A fascinating talk by Krista Cowman
7 June 2013
Time 14:00 - 15:00
Duration 60 minutes
Cost Free. Donations to the museum gratefully received.
Most people are familiar with the story of the end of Emily Wilding Davison’ s life. Her tragic death under the hooves of the King’ s horse at the Derby a century ago and her impressive funeral procession have become some of the most iconic images of the suffragette campaign.
What is less well known, perhaps, is the work that Emily did for the suffragette movement in the years before her death. When the suffragette leaders were told by Prime Minister Campbell Bannerman to ‘go on pestering’ if they wanted to get the vote, that was exactly what they set out to do, following politicians the length and breadth of Britain to get their point across.
This talk looks at Emily Wilding Davison’ s part in these provincial protests, including her work in Manchester, and outlines their value to the wider suffrage campaign. Krista Cowman has taught at the University of York and Leeds Metropolitan University and is currently Professor of History and Director of Research for the College of Arts at the University of Lincoln. Krista has published and broadcast widely on the history of the British suffrage movement, and has a particular interest in the Women’ s Social and Political Union and its provincial work. Her history of the WSPU’ s paid organisers was published by Manchester University Press in 2007.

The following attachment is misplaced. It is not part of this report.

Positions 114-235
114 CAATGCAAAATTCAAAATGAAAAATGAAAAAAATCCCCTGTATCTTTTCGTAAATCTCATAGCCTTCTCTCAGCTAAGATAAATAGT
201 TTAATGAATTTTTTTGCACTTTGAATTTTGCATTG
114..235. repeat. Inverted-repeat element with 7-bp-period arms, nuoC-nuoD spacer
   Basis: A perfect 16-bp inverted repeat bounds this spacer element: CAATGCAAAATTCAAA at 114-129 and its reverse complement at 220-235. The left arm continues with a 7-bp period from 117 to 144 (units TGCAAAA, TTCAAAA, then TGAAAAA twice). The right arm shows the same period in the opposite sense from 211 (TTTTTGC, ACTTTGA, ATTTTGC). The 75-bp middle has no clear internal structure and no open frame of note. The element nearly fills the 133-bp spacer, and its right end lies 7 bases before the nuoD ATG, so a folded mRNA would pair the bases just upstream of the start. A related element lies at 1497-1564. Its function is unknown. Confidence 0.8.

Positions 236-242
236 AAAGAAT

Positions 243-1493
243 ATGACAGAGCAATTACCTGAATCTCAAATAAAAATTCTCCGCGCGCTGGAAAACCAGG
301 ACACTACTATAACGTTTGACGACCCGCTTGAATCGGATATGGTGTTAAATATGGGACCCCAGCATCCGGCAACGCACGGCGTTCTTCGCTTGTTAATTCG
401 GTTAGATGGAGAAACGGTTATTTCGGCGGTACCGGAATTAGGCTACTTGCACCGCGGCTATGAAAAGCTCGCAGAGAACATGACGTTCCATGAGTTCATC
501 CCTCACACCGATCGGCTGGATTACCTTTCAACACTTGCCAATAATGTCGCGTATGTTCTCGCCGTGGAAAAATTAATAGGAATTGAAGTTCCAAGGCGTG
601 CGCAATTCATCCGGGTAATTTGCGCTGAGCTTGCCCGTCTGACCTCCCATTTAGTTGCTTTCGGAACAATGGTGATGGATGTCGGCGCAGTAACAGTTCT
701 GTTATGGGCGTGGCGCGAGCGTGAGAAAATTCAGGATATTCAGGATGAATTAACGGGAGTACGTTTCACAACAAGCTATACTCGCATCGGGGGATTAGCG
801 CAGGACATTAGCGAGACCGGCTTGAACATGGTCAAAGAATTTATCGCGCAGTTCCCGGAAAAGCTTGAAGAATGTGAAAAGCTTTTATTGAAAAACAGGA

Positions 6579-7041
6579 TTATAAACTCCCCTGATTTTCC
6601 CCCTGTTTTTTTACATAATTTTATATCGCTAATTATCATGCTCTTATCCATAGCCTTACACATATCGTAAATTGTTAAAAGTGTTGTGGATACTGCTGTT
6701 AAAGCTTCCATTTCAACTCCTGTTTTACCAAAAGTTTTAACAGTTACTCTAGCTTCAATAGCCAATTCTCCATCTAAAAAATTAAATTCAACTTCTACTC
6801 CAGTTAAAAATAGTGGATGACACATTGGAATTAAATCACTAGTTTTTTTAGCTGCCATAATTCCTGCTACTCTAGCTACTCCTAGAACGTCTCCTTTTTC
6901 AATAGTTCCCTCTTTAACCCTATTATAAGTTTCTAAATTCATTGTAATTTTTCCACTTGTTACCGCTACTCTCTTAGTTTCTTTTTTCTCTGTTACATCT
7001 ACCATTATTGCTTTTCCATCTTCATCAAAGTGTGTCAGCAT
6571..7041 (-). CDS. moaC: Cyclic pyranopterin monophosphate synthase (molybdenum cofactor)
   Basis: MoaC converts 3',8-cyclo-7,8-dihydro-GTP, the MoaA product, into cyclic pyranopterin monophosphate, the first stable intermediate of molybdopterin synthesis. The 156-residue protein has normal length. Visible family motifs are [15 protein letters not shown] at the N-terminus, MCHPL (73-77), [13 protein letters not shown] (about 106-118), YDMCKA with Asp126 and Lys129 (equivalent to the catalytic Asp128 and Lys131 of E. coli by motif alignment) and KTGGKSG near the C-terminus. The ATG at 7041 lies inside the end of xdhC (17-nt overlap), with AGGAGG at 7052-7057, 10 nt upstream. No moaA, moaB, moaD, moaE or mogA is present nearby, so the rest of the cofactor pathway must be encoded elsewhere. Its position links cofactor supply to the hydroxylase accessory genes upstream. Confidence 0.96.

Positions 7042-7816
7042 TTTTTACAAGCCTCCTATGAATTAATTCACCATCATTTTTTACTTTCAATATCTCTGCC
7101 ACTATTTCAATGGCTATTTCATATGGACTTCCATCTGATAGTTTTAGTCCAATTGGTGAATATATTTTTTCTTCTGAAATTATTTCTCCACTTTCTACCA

Suitable for adults.
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